Monday, March 8, 2010

Risk Promotion

Whenever someone is setting a goal for retirement it will be estimation. Estimations are inherently inaccurate. The fact there are so many estimations involved in needs based planning is not a problem by itself. What makes it a problem is when people mistake the estimations for fact. As long as you remember that needs based planning is estimation you can use it as a tool to help you create a plan and a goal for retirement. However, one estimation used in needs based planning encourages risk, and can cause recklessness or complete failure. The reason this is because theoretically the higher Rate of Return someone chooses as their goal, the less they need to save. For example, if I give you the following three options in order to reach retirement which would you choose.

Option 1: Earn 8% ROR and save $400/month
Option 2: Earn 10% ROR and save $225/month
Option 3: Earn 12% ROR and save $120/month

When given the option of needing to save $400 or $120 per month, most people would choose to only have to save $120, because they think about all the other things they could do with that extra $280. They would rather have the gratification of spending their money now, and Option 3 says that they can. We already know that their ROR (rate of return) is likely not going to be a consistent 12%, but someone looking at this doesn’t know that, and the financial advisor giving them these options probably hasn’t thought enough about it. Hopefully the planner does know that this is not a promise. A 12% annualized return is a goal. And only if they reach that goal will saving $120 per month get their client to their targeted retirement amount.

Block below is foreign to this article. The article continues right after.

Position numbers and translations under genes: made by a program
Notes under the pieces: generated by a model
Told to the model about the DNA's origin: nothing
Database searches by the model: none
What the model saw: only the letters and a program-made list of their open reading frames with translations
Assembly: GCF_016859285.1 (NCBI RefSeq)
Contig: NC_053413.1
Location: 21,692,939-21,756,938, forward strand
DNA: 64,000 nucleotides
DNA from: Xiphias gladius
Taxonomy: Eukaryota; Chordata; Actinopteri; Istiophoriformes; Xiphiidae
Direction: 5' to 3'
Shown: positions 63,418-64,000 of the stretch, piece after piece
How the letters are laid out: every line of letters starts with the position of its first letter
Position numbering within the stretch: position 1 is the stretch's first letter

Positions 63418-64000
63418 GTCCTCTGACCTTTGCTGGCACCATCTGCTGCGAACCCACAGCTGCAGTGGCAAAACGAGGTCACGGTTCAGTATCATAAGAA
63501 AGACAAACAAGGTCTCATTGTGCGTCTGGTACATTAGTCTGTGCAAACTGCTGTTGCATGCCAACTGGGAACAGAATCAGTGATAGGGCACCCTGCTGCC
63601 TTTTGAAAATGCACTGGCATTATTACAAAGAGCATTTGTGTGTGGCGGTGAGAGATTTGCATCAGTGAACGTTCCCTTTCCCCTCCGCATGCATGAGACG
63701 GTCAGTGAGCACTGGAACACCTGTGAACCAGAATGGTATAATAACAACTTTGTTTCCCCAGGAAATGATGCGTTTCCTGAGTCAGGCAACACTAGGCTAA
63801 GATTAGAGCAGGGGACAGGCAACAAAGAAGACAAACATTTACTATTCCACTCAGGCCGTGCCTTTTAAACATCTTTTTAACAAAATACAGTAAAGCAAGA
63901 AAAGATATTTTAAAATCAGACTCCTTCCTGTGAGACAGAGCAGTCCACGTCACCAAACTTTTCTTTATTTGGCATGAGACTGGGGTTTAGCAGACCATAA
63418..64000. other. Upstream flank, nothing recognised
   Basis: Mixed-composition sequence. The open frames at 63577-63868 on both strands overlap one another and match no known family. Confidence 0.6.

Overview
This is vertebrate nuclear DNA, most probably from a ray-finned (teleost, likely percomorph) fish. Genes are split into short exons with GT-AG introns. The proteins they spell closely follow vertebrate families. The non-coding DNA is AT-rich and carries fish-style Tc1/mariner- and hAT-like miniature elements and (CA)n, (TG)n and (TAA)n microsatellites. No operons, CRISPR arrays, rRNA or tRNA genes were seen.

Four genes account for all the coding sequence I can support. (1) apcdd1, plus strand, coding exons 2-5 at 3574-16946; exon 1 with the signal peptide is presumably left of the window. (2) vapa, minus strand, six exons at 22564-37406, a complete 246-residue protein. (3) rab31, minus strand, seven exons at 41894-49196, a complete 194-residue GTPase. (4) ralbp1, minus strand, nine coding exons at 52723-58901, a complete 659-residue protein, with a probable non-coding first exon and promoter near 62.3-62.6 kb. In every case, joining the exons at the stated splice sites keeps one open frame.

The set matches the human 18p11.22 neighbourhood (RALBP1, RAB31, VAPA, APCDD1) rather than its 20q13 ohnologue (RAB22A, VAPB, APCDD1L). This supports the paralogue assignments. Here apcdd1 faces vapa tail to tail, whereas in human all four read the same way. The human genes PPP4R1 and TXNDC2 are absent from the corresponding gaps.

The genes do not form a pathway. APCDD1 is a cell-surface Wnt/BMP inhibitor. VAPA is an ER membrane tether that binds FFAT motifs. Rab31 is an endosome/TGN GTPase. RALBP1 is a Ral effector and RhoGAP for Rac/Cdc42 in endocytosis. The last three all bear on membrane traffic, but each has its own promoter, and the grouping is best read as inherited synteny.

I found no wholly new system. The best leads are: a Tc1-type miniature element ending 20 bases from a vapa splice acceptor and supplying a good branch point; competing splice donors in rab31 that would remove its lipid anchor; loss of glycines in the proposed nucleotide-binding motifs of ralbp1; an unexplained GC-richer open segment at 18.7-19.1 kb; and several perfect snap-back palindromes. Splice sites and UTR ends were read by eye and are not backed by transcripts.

The only way that they attempt an annualized 12% return is by choosing riskier investments. In some cases you can get a greater return with less risk, but in this case higher returns imply greater risk and greater variation from the targeted return. Looking back at the example of the man that retired in 1998, we can see that 10% was not manageable in that case. Those were real returns from the S&P 500. If shooting for 12% increases risk and variation, what do you think the success rate is for that scenario? If I want to gamble I will go to Las Vegas, but when it comes to the financial future of me and my family I don’t mess around. This would be unacceptable. Later I will discuss way to avoid unnecessary risk by using efficient tax strategies, controlled spending, and balanced finances.


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